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Anslow, Florence / Practical millinery
(1922)

Chapter IX: Lining, binding and facing brims,   pp. 105-109 PDF (927.6 KB)


Page 108

 
MILLINERY 
Remove the binding from the hat and join it into a ring, taking care 
that all joins run in the same direction. Arrange the binding, 
wrong side uppermost, round the upper edge of brim, and pin it 
either I in. or I in. or 1 in. from the brim-edge, according to the 
width of binding desired; stab-stitch the binding down to the 
brim, keeping the long stitches on top of the binding, as this 
produces an even line of stitching. Roll the binding over the 
brim-edge, turn in the edge 1 in., pin and slip-stitch to the brim, 
drawing the thread tightly so that the stitches will be quite 
invisible. 
    Method 3.-When a wide binding is required, cut and join it 
as described above, and strain the binding over the edge of the 
brim; turn in the edge I in. on the upper side, and slip-stitch 
to the brim ; then turn in I in. on the under side and slip-stitch 
it down. A wide binding can be nicely managed in this way. 
    Method 4.-Gathered or " rucked " bindings of either cross-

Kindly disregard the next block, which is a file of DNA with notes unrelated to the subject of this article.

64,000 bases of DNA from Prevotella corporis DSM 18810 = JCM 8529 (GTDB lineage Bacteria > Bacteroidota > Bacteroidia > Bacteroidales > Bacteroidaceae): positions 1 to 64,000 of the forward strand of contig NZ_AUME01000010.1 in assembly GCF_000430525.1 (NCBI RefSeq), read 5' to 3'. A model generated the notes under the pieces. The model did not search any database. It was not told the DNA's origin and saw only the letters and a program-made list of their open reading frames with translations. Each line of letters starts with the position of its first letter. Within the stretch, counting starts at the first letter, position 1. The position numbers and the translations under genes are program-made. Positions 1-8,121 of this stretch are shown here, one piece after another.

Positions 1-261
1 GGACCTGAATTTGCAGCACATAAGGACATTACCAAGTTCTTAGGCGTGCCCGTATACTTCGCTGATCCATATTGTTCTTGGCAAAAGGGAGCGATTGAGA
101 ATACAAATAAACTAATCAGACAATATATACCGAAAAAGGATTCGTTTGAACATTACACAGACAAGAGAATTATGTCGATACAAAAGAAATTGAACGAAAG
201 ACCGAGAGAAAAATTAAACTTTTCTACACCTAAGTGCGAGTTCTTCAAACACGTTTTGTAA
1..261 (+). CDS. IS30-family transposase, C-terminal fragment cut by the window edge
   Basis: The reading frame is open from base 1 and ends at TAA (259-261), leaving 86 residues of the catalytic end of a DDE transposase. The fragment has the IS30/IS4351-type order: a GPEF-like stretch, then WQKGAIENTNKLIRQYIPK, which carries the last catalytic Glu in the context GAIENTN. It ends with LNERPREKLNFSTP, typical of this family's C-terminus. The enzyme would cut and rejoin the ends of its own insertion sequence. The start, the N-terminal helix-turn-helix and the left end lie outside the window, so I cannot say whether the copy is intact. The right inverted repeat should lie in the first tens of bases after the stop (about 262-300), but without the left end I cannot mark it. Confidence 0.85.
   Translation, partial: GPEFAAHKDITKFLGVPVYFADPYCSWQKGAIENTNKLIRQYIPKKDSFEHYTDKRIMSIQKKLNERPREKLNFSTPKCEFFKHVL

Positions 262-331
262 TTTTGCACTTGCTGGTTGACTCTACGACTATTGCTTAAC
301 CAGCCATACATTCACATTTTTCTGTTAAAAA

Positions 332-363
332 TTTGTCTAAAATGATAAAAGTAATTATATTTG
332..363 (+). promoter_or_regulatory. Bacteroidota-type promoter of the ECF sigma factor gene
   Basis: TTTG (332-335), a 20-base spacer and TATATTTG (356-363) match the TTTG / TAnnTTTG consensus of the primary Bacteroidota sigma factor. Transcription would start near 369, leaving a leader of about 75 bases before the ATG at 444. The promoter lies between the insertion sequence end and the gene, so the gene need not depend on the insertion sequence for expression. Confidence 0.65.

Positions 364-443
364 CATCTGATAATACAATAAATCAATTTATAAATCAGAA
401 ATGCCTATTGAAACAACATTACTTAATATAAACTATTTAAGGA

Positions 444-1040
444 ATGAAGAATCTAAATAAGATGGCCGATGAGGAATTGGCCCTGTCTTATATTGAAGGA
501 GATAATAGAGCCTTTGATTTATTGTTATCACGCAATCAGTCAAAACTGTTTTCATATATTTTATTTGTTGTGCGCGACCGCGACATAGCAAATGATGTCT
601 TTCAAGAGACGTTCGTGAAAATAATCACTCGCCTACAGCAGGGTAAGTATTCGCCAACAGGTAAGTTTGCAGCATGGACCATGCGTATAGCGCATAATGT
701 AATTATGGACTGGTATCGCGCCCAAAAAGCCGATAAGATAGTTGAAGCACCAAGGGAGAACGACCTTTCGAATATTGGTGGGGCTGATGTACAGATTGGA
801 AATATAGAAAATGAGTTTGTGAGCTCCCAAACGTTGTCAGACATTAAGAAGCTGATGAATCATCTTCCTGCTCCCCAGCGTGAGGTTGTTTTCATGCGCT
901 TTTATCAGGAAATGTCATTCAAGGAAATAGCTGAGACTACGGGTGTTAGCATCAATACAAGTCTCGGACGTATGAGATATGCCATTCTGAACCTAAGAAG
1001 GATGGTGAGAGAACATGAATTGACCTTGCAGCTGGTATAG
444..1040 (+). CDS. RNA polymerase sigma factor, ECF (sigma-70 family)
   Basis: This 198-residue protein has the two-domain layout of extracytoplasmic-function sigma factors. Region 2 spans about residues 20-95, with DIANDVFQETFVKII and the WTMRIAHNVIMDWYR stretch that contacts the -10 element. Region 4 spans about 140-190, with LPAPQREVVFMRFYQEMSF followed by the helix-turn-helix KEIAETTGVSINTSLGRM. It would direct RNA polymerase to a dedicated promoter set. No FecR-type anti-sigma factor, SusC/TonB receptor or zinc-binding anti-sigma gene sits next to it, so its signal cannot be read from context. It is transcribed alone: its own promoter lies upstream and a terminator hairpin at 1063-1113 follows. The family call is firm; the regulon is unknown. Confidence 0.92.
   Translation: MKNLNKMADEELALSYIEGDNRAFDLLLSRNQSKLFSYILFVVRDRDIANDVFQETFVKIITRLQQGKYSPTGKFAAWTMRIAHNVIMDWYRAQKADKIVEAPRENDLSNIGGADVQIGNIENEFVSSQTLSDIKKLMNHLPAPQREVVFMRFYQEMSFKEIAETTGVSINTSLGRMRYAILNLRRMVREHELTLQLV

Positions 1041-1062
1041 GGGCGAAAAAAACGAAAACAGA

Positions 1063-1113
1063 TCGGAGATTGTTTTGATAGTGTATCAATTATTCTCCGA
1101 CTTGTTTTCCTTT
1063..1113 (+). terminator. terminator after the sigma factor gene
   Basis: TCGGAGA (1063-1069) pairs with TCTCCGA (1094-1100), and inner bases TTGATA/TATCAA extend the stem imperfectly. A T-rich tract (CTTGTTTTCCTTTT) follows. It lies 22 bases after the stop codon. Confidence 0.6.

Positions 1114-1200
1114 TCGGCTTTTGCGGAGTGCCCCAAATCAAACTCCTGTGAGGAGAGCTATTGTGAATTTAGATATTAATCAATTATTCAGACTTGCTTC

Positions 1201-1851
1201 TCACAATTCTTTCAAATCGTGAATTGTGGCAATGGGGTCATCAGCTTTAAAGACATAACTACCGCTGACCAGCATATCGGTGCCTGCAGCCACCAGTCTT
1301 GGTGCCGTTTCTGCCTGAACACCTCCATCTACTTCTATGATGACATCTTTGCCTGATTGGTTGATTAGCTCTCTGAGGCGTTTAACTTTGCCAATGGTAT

cut material or of ribbon are joined to equal two or two-and-a- 
half times the brim circumference. The quarters of the binding 
are marked, and gathering threads are finely run J in. from both 
edges of cross-cut strips, or quite near the edges if the bind is of 
ribbon. The quarters of binding are then pinned to the quarters 
of the upper-brim edge; the binding is sewn neatly and firmly, 
then turned over the brim edge and pinned into position to form 
a puckered edge. The under side of the binding is afterwards 
invisibly sewn to the brim. 
   Sometimes both edges of a cross-cut bind of silk are turned 
over a cord and lightly run down. The silk is then drawn up 
on the cords, and placed round the hat, the cords being tightened 
to fit the upper and lower brims, the ends being finished off 
beneath the gatherings. 
   Method 5.-Corded silk ribbon is used to form either a plain 
or a pleated binding round a brim. If the ribbon is put on quite 
plainly the edges should be either machined or very neatly back- 
stitched or slip-stitched to the brim. A binding of leather would 
be treated as a plain ribbon bind. 
108 


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